He worked in the World Series in 1943 and 1947, serving as crew chief the first time, and becoming the third man to appear in the Series both as a player and as an umpire. He also umpired in the All-Star Game six times: 1939, 1943, 1946, 1950, 1954 and 1958; he called balls and strikes in the 1943, '54 and '58 contests. Rommel was the second base umpire for the one-game playoff to decide the 1948 AL pennant. He was the first umpire in Major League history to wear glasses in a regular season game.

Later life

Rommel became an aide to Maryland governor J. Millard Tawes after retiring as an umpire. He died in Baltimore after a lengthy illness at age 72.[2]

See also

References

  1. ^ Klingman, Mike (July 8, 2013). "This Week in Sports". The Baltimore Sun. p. 2 Sports. Eddie Rommel pitched the Newark Bears to an 11-5 victory over the Baltimore Orioles in an International League game on July 8, 1919.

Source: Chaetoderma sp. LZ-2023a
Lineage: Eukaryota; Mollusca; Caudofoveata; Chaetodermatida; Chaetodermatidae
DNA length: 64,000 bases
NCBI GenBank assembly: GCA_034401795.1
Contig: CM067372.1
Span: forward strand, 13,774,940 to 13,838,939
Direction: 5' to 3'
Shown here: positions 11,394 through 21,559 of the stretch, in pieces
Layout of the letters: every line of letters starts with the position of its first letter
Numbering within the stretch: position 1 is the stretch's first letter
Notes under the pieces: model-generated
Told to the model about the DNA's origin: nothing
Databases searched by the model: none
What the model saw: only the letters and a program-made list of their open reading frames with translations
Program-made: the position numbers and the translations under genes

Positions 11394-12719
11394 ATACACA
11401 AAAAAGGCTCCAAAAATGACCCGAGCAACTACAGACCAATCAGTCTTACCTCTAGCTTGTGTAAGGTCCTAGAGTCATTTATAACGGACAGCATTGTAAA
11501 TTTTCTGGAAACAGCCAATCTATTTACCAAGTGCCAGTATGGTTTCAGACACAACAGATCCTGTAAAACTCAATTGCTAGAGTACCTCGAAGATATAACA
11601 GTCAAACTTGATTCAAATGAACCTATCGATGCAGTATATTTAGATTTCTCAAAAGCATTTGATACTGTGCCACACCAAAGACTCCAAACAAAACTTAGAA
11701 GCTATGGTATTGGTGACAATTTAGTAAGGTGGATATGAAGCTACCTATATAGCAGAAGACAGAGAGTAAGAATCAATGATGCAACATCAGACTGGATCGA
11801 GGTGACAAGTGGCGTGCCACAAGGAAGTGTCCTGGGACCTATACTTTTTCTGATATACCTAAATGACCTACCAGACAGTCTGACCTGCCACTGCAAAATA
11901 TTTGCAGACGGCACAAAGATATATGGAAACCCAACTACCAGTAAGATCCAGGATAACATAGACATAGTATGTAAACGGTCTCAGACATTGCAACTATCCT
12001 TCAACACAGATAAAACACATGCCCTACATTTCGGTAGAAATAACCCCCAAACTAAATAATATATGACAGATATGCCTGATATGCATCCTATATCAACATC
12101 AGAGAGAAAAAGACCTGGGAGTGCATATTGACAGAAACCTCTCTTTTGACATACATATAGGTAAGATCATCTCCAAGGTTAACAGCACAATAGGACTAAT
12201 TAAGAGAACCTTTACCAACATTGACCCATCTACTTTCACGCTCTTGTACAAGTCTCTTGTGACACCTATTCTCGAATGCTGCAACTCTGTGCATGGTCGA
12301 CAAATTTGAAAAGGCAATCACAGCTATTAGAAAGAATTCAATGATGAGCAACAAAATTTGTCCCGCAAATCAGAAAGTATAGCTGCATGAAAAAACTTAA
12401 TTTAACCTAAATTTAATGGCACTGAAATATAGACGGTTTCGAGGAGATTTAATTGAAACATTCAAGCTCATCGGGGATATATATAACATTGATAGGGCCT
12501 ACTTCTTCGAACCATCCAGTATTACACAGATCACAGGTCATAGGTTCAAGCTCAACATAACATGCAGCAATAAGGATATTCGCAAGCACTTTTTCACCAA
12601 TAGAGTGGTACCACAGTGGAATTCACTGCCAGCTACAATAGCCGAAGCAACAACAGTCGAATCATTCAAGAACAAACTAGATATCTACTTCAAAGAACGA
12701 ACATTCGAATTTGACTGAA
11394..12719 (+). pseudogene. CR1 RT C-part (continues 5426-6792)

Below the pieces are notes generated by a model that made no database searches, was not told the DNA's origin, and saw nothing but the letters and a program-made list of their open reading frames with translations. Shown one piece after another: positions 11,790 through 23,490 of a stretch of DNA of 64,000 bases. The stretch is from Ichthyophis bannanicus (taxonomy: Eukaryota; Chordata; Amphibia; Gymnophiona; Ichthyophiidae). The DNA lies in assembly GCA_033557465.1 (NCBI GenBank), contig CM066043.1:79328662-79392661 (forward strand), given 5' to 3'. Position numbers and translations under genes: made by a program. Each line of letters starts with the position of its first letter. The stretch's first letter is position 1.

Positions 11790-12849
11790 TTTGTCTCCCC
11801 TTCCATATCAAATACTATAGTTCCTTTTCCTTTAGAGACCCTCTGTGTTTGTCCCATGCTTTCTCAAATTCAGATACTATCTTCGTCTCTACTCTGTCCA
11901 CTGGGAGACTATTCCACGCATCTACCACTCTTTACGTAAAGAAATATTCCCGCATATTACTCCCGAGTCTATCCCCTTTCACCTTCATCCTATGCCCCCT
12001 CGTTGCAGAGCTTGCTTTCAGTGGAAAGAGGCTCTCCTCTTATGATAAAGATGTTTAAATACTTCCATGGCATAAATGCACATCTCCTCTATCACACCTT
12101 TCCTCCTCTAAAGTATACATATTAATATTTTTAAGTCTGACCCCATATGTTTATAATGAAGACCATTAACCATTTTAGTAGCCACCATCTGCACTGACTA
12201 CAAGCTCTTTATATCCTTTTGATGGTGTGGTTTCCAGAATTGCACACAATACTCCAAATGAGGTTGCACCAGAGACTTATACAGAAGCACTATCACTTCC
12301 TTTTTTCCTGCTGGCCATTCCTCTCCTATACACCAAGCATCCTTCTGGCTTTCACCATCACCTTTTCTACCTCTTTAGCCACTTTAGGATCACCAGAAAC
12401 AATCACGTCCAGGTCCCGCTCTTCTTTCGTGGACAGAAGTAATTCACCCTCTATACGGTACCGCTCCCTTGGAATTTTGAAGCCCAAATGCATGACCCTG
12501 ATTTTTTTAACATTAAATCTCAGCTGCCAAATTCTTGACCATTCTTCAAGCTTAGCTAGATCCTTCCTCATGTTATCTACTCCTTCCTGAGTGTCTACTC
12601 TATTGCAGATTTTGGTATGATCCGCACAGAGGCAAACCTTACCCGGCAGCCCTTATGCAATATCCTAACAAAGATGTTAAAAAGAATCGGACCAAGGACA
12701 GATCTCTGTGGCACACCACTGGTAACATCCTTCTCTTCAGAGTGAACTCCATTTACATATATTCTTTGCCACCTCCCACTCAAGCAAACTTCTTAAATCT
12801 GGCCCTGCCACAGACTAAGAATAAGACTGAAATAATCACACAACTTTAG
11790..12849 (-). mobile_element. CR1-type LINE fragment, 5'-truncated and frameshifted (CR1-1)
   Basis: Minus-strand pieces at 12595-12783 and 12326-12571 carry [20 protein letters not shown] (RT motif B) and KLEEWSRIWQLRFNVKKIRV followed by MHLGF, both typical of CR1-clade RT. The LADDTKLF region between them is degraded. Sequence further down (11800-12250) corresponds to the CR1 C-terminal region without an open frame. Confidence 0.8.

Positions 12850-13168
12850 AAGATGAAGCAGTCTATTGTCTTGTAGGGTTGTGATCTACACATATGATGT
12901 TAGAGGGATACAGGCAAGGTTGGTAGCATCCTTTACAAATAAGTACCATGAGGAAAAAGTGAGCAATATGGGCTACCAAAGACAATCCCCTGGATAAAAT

2. ^ a b c d e "Obituaries". The Sporting News. 1970-09-12. p. 38.

External links

1920 Philadelphia Athletics season

The 1920 Philadelphia Athletics season involved the A's finishing 8th in the American League with a record of 48 wins and 106 losses.

1921 Philadelphia Athletics season

The 1921 Philadelphia Athletics season involved the A's finishing 8th in the American League for the seventh time in a row with a record of 53 wins and 100 losses.

1922 Major League Baseball season

The 1922 Major League Baseball season.

1922 in baseball

The following are the baseball events of the year 1922 throughout the world.